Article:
Vand ... Water (as in utilities)
En plan ... One-story building
To plan ... Two-story building
Plantegning ... Floor plan
Bofaellesskab ... Shared rental
Leje or Udlejes ... Rent
Fremlejes ... Sublet
Køb ... Buy
Salg ... Sale
Byggeaar – Year Built
Boligareal ... Size of the place given in kvm
Nyistandsat bolig ... Refurbished/updated
When you are viewing apartment rentals, you will come across some unfamiliar danish rental terms or abbreviations. Once you understand what they mean, you will get so much more out of your searches.
The way floors are named is different from the US or UK. The ground floor (or first floor if you're from the US) is known as the stue etage.
Stue is abbreviated as "st" and means the apartment is located on the ground or first floor.
The next floor up is known in the US as the 2nd floor, but in Denmark it is the 1st floor or the "foerst sal" and is abbreviated as "1 sal". This continues as high as the apartment goes "2 sal" means the apartment is located on the 3rd floor, and so forth.
TIP If you don't want to be climbing lots of stairs, remember that most apartments in Denmark do NOT have elevators. The newer ones do, but many of the older apartments do not have elevators, so you will be getting a lot of exercise. Even if the building does have an elevator, you may find that it is only big enough for 2 -3 people, so you'd still have to move furniture up the stairs!
If you see “tv” next to the floor number, it means the apartment is located "til venstre" (on the left) of the landing, and if it is “th”, it means it is "til hoejre" (to the right) of the landing. Not very common, but there is also "mf", which mean "midtfor" or basically it means it is in the center of the floor. If the floor has 3 apartments, one will be tv, mf and th.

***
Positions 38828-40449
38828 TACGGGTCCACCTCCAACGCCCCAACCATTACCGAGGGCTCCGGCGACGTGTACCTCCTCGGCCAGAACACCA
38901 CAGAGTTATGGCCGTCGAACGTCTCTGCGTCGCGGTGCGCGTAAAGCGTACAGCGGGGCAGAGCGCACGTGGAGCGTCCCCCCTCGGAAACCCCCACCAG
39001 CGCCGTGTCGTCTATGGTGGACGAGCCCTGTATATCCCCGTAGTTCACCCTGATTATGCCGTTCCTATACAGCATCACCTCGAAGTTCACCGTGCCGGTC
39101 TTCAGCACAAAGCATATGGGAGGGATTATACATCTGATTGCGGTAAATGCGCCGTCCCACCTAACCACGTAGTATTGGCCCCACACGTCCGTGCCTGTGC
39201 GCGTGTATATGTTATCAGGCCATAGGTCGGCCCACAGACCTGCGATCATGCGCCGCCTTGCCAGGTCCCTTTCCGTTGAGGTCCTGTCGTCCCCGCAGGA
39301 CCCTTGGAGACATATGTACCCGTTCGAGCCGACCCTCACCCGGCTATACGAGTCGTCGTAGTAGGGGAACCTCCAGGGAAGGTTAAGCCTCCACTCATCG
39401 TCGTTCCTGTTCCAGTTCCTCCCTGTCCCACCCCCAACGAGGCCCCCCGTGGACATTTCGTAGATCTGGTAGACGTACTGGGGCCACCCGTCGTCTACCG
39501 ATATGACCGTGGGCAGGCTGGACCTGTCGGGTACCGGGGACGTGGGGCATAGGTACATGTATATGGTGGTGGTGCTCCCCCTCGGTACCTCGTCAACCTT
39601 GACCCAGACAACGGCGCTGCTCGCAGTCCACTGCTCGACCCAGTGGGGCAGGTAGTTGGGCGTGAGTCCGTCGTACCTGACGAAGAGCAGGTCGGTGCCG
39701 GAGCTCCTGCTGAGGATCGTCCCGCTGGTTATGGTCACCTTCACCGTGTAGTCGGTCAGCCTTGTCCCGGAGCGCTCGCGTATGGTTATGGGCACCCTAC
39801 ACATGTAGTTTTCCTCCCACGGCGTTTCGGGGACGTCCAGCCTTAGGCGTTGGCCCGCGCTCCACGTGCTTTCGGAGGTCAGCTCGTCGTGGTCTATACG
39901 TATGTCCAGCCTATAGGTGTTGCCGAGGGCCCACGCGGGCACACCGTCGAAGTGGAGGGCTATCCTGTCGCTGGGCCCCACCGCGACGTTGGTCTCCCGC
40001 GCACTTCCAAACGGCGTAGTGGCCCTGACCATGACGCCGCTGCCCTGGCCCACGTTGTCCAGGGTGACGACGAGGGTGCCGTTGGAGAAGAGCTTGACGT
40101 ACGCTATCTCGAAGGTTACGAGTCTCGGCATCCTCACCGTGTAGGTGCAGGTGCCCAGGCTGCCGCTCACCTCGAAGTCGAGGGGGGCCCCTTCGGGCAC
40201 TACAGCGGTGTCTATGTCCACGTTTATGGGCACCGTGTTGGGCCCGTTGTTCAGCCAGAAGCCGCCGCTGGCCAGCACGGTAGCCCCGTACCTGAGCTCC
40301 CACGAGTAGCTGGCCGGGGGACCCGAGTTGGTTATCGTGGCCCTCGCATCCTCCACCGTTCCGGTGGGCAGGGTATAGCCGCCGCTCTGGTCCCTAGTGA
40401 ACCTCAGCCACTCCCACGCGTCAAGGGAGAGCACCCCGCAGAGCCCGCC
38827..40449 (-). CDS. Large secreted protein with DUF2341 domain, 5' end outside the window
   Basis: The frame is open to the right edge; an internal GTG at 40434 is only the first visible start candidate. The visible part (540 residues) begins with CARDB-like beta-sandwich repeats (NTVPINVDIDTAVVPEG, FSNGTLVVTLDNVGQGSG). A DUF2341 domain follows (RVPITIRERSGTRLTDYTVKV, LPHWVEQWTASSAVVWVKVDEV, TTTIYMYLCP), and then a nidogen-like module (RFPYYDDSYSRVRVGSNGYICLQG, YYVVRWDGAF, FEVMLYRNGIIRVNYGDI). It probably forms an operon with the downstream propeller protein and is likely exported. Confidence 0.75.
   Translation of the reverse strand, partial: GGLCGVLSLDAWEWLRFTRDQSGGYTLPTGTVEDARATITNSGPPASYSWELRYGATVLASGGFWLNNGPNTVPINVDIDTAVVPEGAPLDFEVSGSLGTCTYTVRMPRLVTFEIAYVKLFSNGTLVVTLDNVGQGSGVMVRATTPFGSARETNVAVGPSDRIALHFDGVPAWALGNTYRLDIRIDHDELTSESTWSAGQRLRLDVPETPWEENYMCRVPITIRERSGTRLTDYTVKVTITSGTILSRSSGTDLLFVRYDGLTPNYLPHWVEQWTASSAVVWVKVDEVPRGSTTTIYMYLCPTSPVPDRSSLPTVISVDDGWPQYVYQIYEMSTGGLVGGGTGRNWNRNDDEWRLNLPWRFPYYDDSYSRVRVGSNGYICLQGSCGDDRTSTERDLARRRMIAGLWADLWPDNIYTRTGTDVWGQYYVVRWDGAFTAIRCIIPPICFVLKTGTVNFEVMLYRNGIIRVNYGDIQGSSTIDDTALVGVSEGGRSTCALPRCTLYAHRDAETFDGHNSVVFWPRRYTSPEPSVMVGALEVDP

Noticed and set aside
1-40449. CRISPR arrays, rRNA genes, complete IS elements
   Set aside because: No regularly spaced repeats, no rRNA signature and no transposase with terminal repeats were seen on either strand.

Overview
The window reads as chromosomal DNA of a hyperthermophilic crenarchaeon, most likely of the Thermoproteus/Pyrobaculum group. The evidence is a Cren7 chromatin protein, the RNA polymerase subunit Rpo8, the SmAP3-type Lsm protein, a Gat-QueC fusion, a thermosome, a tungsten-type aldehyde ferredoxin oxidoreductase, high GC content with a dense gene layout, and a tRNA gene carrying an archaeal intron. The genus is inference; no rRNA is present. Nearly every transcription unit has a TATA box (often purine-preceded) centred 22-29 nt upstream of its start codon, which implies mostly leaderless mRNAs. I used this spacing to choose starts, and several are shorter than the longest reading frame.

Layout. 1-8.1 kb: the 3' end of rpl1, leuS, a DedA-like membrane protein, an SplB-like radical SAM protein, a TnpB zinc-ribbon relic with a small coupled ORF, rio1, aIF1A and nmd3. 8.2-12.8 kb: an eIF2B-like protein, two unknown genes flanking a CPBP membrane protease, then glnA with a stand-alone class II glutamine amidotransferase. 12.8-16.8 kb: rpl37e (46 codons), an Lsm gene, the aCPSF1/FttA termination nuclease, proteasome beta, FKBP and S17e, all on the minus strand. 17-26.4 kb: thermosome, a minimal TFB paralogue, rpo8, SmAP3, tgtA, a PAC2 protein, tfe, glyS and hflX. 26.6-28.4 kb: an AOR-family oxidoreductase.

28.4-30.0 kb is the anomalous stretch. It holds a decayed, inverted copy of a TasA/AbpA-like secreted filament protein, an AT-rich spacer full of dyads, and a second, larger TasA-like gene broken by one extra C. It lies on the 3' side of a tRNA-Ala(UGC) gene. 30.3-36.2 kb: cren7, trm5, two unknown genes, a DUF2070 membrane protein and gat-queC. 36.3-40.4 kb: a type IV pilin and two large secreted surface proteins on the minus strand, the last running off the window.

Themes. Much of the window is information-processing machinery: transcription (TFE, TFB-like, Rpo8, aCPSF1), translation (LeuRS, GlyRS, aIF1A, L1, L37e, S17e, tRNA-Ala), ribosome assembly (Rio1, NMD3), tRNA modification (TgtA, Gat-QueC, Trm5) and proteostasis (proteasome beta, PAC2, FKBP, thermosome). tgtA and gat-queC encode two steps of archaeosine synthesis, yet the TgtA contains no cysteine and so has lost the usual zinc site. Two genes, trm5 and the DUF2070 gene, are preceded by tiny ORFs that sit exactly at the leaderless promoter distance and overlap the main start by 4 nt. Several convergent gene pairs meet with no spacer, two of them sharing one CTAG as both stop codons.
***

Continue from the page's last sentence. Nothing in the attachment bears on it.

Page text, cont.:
So if you see an address that has st.,th, the apartment is located in the stue on the right side.
If you see 2V or 3V in a description, it indicates the number of rooms: 2V is 2vaerelse or 2 rooms. 3V is 3 rooms.
Copenhagen City Codes
When you are looking for a place in Copenhagen you will see the address listed as:
København N – this is the Nørrebro area of the city or the northern section
København V – this is Vesterbro area or the area west of the city
København S – this is the southern part of Copenhagen
København NV – this is the Northwest part of the city
København Ø – this is the east part or Østerbro area
København K – this is the center of the city – downtown
The other Copenhagen listings will have a municipality/kommune listed, such as Farum, Taastrup, Hvidovre, Lyngby, etc.
Cities like Aarhus usually have their listings divided into suburbs like Højbjerg, Risskov, Åbyhøj, etc., so you will need to get a map and locate the various areas of the city before starting your search.
This is the same for many of the larger cities.
I hope these terms will get you started in finding a nice place to live.
Now that you have your list of danish rental terms, you can start searching for your new home here.